Sophos is laying off about 10% of its global workforce, TechCrunch has learned. Sophos confirmed the layoffs in an email to TechCrunch.
“Sophos today announced an internal restructuring which has resulted in job losses and the start of consultation periods that potentially will affect 10% of our global employee base,” said Jitendra Bulani, a spokesperson for Sophos. The company said the layoffs were to ensure the company achieves “the optimal balance of growth and profitability,” amid the ongoing and deepening economic global slowdown.
TechCrunch learned that about 450 people were let go during this round of layoffs, though Sophos would not confirm the exact number of affected employees. TechCrunch first learned of the layoffs after hearing of several employees in India who were let go. Some affected employees in the country were informed on Tuesday and asked to submit their resignations.
“Sophos is taking these steps for two main reasons: first, to ensure that we achieve the optimal balance of growth and profitability to support Sophos’ long-term success, which is particularly important in the midst of a challenging and uncertain macro environment; and second, to allocate our investments across the company to support our strategic imperative to be a market leader in delivering cybersecurity as a service.”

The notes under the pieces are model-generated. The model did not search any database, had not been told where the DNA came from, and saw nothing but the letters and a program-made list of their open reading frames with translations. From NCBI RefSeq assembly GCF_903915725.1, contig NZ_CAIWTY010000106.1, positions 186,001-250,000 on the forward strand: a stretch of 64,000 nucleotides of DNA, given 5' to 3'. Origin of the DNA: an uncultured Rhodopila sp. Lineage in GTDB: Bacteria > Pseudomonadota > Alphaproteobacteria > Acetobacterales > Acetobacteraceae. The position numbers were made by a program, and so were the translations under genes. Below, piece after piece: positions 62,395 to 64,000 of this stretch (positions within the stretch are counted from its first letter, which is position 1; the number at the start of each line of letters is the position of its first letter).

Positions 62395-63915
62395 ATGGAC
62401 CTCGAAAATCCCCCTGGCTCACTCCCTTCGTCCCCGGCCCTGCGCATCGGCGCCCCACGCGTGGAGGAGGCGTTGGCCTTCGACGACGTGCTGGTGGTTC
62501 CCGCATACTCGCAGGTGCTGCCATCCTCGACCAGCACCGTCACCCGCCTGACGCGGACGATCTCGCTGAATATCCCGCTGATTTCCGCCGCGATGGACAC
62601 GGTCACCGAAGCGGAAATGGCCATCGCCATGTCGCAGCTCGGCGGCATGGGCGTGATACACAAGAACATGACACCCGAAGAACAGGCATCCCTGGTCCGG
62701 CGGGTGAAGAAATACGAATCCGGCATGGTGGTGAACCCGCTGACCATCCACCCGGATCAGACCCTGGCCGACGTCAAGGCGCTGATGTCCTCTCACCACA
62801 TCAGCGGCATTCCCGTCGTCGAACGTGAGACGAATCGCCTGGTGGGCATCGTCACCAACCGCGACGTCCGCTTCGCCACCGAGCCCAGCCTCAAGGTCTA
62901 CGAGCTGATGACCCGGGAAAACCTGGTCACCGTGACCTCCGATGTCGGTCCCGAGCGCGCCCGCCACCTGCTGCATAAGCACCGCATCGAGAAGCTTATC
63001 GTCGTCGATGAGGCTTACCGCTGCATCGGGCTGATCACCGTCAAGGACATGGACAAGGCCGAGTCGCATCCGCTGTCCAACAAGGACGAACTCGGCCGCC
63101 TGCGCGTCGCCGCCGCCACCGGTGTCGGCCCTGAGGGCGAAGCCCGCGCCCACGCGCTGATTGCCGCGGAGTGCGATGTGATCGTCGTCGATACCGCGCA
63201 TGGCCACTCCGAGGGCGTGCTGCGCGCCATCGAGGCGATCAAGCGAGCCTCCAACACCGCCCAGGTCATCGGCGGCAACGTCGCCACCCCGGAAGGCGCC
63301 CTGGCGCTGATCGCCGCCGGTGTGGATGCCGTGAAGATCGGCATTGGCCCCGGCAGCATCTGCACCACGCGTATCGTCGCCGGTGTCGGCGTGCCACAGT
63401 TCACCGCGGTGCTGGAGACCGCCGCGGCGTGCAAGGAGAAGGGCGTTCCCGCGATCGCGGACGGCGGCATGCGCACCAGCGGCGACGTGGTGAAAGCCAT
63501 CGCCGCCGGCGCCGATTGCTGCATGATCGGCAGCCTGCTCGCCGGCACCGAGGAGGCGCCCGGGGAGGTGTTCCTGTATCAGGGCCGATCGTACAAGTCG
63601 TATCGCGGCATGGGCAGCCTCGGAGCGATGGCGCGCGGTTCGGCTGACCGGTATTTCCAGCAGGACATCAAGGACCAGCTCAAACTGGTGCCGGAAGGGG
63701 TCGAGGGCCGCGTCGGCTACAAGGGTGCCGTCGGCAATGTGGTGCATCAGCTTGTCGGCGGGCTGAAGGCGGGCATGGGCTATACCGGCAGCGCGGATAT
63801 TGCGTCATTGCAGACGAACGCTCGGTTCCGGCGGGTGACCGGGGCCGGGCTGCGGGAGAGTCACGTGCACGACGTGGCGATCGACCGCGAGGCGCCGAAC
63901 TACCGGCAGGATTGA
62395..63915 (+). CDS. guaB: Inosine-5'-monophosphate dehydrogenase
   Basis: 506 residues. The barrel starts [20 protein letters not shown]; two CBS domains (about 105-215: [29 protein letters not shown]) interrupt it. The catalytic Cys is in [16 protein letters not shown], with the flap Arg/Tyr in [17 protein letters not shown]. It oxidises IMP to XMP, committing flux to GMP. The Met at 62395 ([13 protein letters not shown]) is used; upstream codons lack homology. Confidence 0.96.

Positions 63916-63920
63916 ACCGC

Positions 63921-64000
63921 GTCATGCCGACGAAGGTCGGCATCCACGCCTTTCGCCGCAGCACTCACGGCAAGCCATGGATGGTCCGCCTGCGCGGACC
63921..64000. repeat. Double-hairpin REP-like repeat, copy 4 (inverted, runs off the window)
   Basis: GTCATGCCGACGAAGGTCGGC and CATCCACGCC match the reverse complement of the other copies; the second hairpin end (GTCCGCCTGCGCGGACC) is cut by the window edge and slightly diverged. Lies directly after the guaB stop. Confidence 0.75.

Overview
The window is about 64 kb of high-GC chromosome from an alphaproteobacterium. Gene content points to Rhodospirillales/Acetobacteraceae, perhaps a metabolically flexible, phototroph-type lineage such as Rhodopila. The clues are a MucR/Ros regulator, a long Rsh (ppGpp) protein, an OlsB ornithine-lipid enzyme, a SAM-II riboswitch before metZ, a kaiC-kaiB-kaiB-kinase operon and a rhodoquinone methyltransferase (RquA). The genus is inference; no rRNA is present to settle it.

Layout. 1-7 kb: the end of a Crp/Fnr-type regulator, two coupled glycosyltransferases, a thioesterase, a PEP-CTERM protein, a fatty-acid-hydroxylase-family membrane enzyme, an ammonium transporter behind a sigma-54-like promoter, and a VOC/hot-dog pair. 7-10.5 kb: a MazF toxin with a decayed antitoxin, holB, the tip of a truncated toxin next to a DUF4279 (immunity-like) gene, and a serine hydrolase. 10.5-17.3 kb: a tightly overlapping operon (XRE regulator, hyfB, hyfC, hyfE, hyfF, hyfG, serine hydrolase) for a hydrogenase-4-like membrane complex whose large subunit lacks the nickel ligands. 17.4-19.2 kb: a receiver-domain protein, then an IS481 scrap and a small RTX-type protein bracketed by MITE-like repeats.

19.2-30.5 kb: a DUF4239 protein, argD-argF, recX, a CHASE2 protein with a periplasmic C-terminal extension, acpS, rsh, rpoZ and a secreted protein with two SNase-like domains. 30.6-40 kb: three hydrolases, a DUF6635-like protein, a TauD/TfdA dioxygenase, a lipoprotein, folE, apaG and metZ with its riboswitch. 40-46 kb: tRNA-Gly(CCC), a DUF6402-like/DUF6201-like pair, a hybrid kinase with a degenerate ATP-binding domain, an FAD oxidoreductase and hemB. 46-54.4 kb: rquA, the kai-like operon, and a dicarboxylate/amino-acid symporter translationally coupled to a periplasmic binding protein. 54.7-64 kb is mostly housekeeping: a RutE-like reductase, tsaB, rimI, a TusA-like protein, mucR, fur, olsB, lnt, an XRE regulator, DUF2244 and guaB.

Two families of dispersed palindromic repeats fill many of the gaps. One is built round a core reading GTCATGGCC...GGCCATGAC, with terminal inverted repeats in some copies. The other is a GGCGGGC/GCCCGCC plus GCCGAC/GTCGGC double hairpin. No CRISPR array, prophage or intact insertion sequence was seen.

Sophos told TechCrunch that the layoffs may affect all job roles, but declined to provide further details.
Sophos said the plan to cut jobs was to focus more on cybersecurity services, specifically on “managed detection and response.” This is to achieve its goal of becoming a top player in the global cybersecurity market, the spokesperson said.
More than half a million organizations worldwide use Sophos’ technologies, including endpoint detection and network, email and cloud security, which generate more than $1 billion in revenue, the firm said. Sophos said its managed services business generates over $175 million annually and is growing at over 50% per year.
In March 2020, private equity firm Thoma Bravo acquired Sophos in a $3.9 billion deal.
“We are grateful for the contributions of all our team members, past and present, in building Sophos into a cybersecurity leader, and in helping to keep the world safe from the evils of cybercrime,” the spokesperson said.
Sophos is joining a growing list of technology companies that have had to lay off their workforce due to financial difficulties. Tech giants including Amazon, Meta and Microsoft have also had to let go of thousands of employees in recent months.